We watched the video and stood to leave but the sales manager was nowhere to be found - but our "agent" was standing beside us to lead us into the next room. I thanked him, told him I appreciated his sincerity and asked for my $125 and we'd just leave so he could find a new mark and work with them. He looked me straight in the eye and said firmly, "You did agree to hear a sales presentation for the original $100, correct? That is what I want you to do, OK?"
A bit intimidating to be sure. I started wondering how they would continue to intimidate or make us feel good so we would stay. My wife, not taking notes on sales techniques, was ready to leave when we walked in. We stayed for the next level, and the person was unremarkable beyond the first engagement so I excused myself asking if I could go find a cold drink. What I was looking for was the Sales Manager, and I found him. Now it was my turn. First, I asked if he remembered speaking with me earlier in the day - he did not. ($25 was riding on this). Then I asked if we could have a different salesperson as this one had been heavy handed and offensive. I wanted my $125 and was leaving. "If you don't stay for the 90 minutes, you don't get the $100" was his response. So that was my clue.
I walked over to the closing table where tourists were lined up paying out from $2500 to $25000 for 2 weeks of bliss a year from now on (plus maintenance costs and other HOA fees, undisclosed, of course. I have a fairly strong voice, so positioning myself about 30 feet from the sales manager, I said "So you are telling me you aren't giving me our $125 promised and you think we are going to buy one of these refurbished hotel rooms as a condominium, pay $500 a year increasing every year for a maintenance fee then another $1,000 a year in Home Owner Association fees? Are you disclosing all of these fees to all of these buyers?" Three of the "buyers" stopped their deals, handed back their contracts and walked out. We received our $125 as did our friends as we walked out the door.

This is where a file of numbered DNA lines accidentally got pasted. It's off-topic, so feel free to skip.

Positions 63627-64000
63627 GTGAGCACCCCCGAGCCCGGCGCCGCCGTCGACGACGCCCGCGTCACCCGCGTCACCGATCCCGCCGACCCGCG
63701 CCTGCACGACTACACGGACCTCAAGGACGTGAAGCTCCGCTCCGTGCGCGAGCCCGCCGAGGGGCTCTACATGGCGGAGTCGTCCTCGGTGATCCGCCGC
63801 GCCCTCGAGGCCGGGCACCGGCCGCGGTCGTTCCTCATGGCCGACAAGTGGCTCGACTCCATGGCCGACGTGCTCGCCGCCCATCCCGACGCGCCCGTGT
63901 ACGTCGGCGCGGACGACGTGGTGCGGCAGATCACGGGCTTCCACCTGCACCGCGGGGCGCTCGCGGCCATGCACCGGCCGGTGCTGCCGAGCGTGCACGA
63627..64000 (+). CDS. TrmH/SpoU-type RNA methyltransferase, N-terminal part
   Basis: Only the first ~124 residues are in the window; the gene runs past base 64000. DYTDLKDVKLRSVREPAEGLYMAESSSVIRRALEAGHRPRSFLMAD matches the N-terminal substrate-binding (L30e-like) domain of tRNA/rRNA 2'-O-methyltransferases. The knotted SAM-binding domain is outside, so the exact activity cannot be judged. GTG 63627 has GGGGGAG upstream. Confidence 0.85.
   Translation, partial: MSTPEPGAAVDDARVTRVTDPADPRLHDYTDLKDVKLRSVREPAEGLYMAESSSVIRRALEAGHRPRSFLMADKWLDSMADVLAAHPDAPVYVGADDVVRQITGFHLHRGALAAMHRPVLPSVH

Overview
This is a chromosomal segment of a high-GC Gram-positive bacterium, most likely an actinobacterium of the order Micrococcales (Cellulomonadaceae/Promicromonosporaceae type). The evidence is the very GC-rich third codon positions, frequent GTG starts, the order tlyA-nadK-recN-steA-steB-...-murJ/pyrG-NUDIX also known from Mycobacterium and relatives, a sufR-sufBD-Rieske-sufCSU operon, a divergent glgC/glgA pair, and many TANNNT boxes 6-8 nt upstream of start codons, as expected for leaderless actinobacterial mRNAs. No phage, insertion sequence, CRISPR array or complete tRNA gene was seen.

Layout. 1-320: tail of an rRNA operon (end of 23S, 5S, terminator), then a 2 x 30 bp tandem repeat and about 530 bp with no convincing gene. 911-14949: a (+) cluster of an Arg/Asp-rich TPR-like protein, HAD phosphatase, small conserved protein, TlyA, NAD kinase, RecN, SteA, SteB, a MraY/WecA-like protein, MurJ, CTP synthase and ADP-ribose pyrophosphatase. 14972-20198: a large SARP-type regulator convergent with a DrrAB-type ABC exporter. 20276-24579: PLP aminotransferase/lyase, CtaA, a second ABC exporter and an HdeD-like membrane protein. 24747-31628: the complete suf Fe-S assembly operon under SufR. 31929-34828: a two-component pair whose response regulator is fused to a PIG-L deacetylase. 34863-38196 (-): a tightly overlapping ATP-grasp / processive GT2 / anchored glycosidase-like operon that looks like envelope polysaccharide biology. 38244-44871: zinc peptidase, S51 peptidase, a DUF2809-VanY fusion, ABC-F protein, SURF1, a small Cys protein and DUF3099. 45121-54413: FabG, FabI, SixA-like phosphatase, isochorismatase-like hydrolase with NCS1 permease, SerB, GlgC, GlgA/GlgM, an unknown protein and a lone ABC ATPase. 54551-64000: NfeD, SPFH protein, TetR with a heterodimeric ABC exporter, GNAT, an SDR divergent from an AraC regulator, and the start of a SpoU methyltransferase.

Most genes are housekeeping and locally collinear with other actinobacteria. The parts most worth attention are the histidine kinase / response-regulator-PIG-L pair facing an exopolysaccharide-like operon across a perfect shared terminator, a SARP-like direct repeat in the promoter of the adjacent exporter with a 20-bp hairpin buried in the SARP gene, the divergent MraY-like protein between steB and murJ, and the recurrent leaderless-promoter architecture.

A long story to say this guy had a plan. They worked together and in most cases they knew when they could be pushy, soft, overly nice, and when they needed to finally give in. They had planned well and stuck to their plan - with me being a terrible exception to deal with. You really can't kid a kidder (or some variation on that).
Plan Your Work, Work Your Plan
It is cliche' I know. Get out the paper calendar. You want to make an annual commission of $120,000 in 2012. That is a big increase over 2011, but it is what you want and need. The way you did it for the last 3 years was sell like hell and hope you made enough. This year, let's figure out what "enough" is - and is it doable? Look at your plan for sales in 2012 in a different way than you have in the past. Look at your plan more like a budget.
If you get a commission of 10% on all sales and you want to get a commission of $120,000 in 2012, you have to make $1,200,000 in 2012. There are 12 months in the year so you must sell $100,000 of product a month. You have to sell just over $23,000 a week. The product you sell costs $6,000 each so you have to sell 4 per week, one per day with one day in the office.
Now a strange thought comes to your mind. Only one per day, 4 days a week? Really? What if I sold an average of 5 per week - one a day? That is 20% more - you would make an extra $24,000!
Now you have a visual of what kind of real monetary motivation is there. If you follow up on that extra call, make the extra stop at the end of the day - every day. If you haven't gotten that 5th sale and it is Thursday - what can you do? If you know next week has one or two holidays in it, how are you going to make up those sales? Planning is key - then sticking to that plan.
Get motivated by owning your territory - not relying on pressure from your boss to get going every day. If you aren't excited about what you are selling - find something that does excite you and get on that bus. You can't make it happen if your mind isn't in the game - I know!